My experience has told me there is an art to successfully supervising people. A great leader brings out the best in their people; while a bad one creates disharmony and drives away talented people. This week I have been reflecting on the great leaders I have been involved with. Some of the equalities they have had:
- Has a sense of humor. This doesn’t mean the principal becomes a regular Jerry Seinfeld that constantly cracks jokes or acts like a clown. It simply means they are approachable, relatable and see the value in an upbeat, positive workplace. A friendly environment starts at the top.
- Allows freedom to fail. Once teachers are given the proper training, a good principal will step out of the way. Teachers flourish when they know they are trusted to do the right thing after given clearly defined expectations. A good principal steps in when they see an issue, but continually relies on teachers especially middle managers to do what they have been hired to do.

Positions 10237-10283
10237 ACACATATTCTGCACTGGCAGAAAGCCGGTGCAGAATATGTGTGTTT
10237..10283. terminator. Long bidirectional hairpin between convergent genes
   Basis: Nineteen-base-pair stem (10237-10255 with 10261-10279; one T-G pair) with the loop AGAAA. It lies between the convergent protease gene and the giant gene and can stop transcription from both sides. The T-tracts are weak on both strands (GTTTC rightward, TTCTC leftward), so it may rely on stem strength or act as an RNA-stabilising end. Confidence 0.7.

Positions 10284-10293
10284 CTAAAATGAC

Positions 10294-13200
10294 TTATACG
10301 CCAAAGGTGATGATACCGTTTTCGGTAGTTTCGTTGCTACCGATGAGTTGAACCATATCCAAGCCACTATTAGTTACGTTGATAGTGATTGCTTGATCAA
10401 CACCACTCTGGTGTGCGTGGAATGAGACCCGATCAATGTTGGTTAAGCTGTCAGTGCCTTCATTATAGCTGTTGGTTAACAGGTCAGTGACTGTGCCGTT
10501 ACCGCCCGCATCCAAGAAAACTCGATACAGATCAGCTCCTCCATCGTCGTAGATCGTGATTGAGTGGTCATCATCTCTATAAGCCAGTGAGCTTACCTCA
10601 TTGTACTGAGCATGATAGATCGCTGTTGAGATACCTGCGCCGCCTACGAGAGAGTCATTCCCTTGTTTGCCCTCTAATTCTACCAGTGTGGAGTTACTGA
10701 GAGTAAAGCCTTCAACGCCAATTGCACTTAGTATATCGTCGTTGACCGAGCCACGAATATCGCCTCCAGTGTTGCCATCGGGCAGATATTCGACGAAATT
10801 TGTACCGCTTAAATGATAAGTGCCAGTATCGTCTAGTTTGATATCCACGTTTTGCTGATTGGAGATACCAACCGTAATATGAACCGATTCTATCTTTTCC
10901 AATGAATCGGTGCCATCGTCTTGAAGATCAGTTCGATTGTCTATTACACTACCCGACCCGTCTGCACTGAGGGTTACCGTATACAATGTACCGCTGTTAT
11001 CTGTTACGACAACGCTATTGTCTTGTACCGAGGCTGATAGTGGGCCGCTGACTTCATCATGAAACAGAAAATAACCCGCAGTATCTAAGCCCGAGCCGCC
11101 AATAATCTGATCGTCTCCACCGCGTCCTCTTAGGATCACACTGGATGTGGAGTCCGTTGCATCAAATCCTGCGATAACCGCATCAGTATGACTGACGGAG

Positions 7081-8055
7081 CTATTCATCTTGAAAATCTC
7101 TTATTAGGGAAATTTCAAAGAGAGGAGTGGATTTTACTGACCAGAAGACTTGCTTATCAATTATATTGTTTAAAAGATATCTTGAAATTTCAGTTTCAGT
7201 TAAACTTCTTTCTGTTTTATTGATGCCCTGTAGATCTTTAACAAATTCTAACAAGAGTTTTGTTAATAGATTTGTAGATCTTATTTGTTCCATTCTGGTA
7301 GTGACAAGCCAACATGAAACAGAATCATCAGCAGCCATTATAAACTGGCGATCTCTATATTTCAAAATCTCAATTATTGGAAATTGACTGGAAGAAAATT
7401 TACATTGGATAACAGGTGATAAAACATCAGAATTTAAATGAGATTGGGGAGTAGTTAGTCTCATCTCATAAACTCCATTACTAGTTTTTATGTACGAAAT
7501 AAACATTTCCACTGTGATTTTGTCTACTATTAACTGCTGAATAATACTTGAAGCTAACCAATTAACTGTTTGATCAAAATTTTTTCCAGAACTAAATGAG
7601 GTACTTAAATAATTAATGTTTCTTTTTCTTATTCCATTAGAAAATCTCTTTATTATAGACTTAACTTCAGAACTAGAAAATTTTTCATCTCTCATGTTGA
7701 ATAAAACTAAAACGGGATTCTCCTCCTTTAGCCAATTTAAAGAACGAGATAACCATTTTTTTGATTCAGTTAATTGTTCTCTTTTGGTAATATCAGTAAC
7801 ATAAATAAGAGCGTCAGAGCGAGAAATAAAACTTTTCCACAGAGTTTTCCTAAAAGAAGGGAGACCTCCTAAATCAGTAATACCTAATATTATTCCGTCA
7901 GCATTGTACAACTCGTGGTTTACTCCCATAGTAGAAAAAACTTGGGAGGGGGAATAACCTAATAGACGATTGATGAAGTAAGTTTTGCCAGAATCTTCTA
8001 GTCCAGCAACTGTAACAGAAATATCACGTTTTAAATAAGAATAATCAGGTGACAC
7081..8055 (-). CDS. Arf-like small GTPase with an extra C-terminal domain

- Values .strong communication. A good principal clearly articulates expectations, freely shares news that will benefit their team and offers feedback, both positive and constructive, to each teacher they directly supervise. Most importantly, they establish communication as a two-way street, creating a safe atmosphere to voice opinions and concerns.
- Asks for input. Everyone on the team is there because they have professional skills to contribute to the organization. A good principal knows they can’t be an expert at all things, and must rely on their team for corporate success.
- Encourages growth. A good principal will provide opportunities for teacher development and growth. They are tuned in to those who demonstrate initiative and are eager to expand their knowledge.
- Acknowledges success. A good principal compliments and rewards their team and doesn’t miss an opportunity to “brag” about an teacher’s job well done – at a staff meeting, board level, or in front of the community